Myles Odermann

With Commons at the Schwarzman Center set to close at the end of this academic year, University administrators are looking to convert a York Street facility into a temporary events space.

Yale received unanimous approval from New Haven’s City Plan Commission on Thursday evening for the plan to convert 150 York St. into an event center with a capacity of roughly 750 people. The renovations would add bathrooms, an entryway, storage space and utilities to the building, which includes vacant space — previously occupied by a dialysis center — and a parking garage. Construction on the project is expected to begin next month.

The dialysis center, which was operated by the Hospital of Saint Raphael, shut down roughly five years ago. According to Yale spokesman Tom Conroy, the former dialysis center is the focus of the renovations, and the parking garage will not be changed. Once the space is completed in the fall, the University plans to use it to host events such as alumni gatherings and the freshman holiday dinner, which will be held as two separate meals until the Schwarzman Center reopens in 2020.

The dialysis center is being converted to “accommodate functions during the Schwarzman renovation that are normally hosted at Commons,” Conroy said.

And Associate Director for Project Planning John-Paulo Fernandes said the University is looking to create an “assembly space for the short term.”

Last September, following a $150 million donation from Blackstone CEO Stephen Schwarzman ’69, the University announced plans to transform Commons into a cultural programming and student life center named after the donor.

When the Schwarzman Center’s renovations are completed and the temporary event space is no longer needed, the University will lease the street-side part of the building to a retailer.

The University acquired the 150 York St. facility in 1996, when it purchased a 60,000-square-foot building at 1156 Chapel St. as part of an extensive program to upgrade its art facilities. The parking garage is adjoined to the rear of 1156 Chapel St., which now houses the Iseman Theater and Yale School of Art.

Yale College Dean Jonathan Holloway, who will leave his deanship before the site opens, said the plans are “welcome news” to him. Although he was aware Yale owned the building and had considered different uses for it over time, he did not know the University was considering the project.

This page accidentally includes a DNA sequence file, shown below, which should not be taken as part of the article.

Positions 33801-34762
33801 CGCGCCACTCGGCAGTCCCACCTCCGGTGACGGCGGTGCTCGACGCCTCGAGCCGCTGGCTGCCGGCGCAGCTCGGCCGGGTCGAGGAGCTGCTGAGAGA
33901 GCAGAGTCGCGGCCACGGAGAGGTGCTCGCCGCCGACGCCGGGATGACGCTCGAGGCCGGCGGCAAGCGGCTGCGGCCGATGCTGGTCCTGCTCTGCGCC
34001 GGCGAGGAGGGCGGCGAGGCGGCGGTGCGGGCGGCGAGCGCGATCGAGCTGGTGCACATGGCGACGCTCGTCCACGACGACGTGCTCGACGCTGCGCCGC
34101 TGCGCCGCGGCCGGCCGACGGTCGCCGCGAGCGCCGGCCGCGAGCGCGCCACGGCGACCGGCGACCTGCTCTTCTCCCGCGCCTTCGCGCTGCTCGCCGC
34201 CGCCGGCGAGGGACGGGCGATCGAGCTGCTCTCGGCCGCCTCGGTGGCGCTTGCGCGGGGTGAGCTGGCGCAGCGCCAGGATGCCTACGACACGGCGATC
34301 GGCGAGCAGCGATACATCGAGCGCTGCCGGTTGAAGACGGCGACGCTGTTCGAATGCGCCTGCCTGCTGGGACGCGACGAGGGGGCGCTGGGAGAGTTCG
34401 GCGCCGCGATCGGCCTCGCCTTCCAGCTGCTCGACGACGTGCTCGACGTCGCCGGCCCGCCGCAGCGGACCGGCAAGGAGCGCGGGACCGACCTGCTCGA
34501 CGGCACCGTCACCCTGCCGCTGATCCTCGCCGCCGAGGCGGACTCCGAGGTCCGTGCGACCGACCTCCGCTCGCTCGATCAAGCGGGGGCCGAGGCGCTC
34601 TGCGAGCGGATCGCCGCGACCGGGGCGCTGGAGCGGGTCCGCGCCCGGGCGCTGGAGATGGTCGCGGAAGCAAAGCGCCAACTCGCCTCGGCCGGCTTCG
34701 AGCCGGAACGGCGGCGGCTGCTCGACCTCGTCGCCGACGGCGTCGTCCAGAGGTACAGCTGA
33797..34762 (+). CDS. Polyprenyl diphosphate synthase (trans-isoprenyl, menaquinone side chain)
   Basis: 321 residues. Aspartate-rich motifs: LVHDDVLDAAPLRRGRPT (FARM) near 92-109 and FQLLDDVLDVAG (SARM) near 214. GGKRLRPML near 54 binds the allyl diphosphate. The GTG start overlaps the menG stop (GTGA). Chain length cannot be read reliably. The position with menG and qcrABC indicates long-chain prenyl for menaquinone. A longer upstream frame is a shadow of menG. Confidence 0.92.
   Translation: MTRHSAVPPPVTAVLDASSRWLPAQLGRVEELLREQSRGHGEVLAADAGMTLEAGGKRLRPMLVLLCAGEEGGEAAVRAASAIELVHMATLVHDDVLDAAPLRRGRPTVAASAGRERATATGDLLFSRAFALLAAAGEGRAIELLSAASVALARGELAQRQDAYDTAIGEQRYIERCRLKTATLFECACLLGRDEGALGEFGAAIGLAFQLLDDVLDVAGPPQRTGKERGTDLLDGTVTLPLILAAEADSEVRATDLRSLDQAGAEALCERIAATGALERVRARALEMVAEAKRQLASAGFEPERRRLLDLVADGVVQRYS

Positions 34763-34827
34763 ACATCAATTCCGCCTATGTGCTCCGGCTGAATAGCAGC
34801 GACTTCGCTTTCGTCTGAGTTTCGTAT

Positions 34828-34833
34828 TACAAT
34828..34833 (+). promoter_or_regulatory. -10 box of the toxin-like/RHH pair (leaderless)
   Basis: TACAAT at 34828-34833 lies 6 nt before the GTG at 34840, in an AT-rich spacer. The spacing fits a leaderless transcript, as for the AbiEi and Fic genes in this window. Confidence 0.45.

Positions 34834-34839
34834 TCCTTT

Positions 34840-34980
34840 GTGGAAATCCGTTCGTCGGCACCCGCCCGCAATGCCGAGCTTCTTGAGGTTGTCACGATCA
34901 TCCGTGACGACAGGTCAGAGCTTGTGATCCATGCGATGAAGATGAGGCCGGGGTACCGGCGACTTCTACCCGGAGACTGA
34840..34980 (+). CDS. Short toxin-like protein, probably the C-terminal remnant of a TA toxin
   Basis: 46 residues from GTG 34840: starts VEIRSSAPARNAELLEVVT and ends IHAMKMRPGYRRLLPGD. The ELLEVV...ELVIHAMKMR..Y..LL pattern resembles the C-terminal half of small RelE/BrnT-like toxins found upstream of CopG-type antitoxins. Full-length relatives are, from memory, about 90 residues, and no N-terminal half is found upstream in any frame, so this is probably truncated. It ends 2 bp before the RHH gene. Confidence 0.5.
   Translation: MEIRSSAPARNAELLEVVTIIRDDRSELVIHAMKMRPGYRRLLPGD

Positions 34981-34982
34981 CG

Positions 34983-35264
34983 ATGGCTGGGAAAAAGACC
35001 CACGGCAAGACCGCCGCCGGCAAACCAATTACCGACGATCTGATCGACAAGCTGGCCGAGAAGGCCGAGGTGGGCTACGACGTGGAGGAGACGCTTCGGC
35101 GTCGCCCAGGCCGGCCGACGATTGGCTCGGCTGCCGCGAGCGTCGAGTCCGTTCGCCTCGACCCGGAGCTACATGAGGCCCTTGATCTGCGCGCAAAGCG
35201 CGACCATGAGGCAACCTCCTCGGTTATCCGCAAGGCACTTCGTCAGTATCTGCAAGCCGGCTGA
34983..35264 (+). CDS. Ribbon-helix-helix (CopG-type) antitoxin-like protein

During Thursday’s city meeting, commissioners spent the majority of their time questioning Lauren Zucker, associate vice president for New Haven affairs and University properties, and Fernandes about the existing bike racks surrounding the property.

Since many Yale affiliates bike and some of the “antiquated” bikes racks are not secure from bicycle thieves, Commissioner Adam Marchand GRD ’99 asked the University to consider putting more racks around the block to complement 150 York St.’s conversion.

“The more racks, the better,” said Marchand, who is also the alder for Ward 25.

After Zucker discussed the venue’s expected events and Fernandes said that only a dozen functions would take place annually, Commissioner Leslie Radcliffe wondered if the University needed to install additional bike space at all.

Edward Mattison LAW ’68, chair of the City Plan Commission, found the middle ground, suggesting Yale at least explore the possibility of bike rack expansion.

“We’re not going to add on requirements that are not in the ordinance, you guys have always been cooperative,” Mattison said. “I would think if there were 750 people, it wouldn’t be unreasonable to look at [adding more bikes].”